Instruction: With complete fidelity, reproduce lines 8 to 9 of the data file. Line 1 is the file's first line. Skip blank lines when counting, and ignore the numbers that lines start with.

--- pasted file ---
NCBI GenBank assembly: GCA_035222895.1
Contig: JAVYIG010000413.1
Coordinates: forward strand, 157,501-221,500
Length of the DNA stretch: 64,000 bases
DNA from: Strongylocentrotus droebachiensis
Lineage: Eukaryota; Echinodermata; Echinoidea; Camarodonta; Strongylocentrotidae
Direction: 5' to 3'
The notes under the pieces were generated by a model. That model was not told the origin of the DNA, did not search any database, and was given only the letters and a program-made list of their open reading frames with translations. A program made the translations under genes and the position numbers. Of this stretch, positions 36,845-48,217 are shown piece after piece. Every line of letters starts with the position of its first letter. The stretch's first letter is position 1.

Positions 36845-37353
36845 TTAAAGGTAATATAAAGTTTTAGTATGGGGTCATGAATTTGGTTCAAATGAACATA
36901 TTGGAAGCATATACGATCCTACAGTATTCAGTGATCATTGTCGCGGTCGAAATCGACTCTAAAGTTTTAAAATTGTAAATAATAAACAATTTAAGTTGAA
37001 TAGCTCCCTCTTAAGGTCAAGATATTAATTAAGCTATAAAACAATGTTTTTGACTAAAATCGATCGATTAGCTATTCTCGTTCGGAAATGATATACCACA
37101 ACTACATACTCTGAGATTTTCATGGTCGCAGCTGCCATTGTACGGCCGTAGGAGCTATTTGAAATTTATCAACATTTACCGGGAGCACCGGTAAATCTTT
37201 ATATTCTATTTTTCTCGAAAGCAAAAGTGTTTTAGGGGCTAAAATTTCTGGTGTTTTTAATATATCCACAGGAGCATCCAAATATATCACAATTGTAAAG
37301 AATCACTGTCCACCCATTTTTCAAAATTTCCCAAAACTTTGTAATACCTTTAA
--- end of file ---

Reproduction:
The notes under the pieces were generated by a model. That model was not told the origin of the DNA, did not search any database, and was given only the letters and a program-made list of their open reading frames with translations. A program made the translations under genes and the position numbers. Of this stretch, positions 36,845-48,217 are shown piece after piece. Every line of letters starts with the position of its first letter. The stretch's first letter is position 1.

Positions 36845-37353